Harstena: Life on Sweden's secret islands
It seems almost no one’s heard of Sweden’s Gryt Archipelago – and island resident Niklas Persson likes it that way.
“There are way too many people in the summer,” he remarks. “Some 200 tourists come to the island.”
Two hundred may not sound like a lot, but on a normal day Niklas and his wife Lina are two of just 11 inhabitants on the secluded island of Harstena. I’ve joined Lina and Niklas for fika in their home on the island. Summer rain patters softly on the window, obscuring the vibrant greenery outside. As we sip fresh coffee, one of the family’s six dogs nuzzles her cold nose against my hand. The Perssons have lived on Harstena for a decade, but their connection to the island is centuries old.
”My family has always lived here,” Niklas explains. “This was an old fishing village from the beginning, and my ancestors were fishers. It goes way back.”
The first time the name Harstena appears in history is in a 1543 tax roll, but archaeological evidence shows the islands have been inhabited since the Iron Age. And for as long as anyone here could remember, they were fishers and seal-hunters.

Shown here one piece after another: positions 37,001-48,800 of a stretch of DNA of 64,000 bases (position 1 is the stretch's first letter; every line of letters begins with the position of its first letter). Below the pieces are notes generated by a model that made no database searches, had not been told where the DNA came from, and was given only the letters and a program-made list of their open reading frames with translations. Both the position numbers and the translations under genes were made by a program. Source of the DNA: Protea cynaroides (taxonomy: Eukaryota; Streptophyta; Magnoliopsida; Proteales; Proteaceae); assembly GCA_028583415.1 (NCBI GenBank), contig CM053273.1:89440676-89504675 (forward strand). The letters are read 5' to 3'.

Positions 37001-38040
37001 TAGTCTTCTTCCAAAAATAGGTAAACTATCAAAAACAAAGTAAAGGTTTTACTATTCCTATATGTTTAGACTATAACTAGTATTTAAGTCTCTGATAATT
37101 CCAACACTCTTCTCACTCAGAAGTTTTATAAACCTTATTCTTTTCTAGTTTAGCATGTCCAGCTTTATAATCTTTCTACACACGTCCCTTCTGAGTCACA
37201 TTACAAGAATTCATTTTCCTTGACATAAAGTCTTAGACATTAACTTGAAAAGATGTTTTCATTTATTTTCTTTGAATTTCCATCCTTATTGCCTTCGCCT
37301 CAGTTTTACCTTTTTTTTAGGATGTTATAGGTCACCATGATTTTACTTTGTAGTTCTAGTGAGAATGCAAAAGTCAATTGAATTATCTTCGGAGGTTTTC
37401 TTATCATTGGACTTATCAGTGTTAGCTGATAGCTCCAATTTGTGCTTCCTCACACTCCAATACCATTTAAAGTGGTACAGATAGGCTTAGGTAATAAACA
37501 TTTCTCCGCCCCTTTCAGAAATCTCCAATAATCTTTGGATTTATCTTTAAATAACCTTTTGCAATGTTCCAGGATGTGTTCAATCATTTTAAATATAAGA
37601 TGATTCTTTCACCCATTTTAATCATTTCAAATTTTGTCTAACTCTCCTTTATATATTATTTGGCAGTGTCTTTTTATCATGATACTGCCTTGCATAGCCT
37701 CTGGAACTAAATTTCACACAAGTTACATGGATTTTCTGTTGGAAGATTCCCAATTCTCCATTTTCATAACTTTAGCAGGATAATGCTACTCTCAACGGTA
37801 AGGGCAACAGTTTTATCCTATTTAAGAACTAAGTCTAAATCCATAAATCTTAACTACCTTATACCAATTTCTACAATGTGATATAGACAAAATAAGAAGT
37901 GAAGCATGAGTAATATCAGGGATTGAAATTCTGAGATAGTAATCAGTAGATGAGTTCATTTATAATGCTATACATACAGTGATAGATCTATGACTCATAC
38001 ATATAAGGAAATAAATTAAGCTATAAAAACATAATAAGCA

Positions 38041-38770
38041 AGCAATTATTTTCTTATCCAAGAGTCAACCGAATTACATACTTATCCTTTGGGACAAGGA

”I was a full-time fisher before too, but it doesn’t really pay the bills anymore,” Niklas admits. “So now it’s a little bit of everything. Fishing, hunting, carpentry… We started raising Labradors in 2006 and have one litter each year. And we raise ducks, for hunting.”
At first glance there doesn’t seem to be much to do out here. Harstena lies 20 minutes by boat from the nearest port in Fyrudden, the gateway to Gryt Archipelago of Östergötland. But it’s the kind of life many can only dream of: stunning sunsets, balmy summer evenings, fresh fish daily, and the open sea just outside your front door.
”It’s rather isolated,” Lina says. “It’s a perfect place to hang out, chat, BBQ, walk around…”
“Swim, dive off of the rocks, look at the red waterlilies,” Niklas continues.
On a typical weekday morning, the entire family is up and about by 6am at the very latest.
”The school boat picks up the kids at 6:15 every morning,” Lina says. “Then it goes to the other islands to pick up the other archipelago children.”
The Perssons’ two children go to school on the mainland in Fyrudden, and the combined boat (or hovercraft, in the winter) and bus trip is more than an hour each way. But the kids don’t seem to mind:
“They usually just sleep,” Lina says with a chuckle.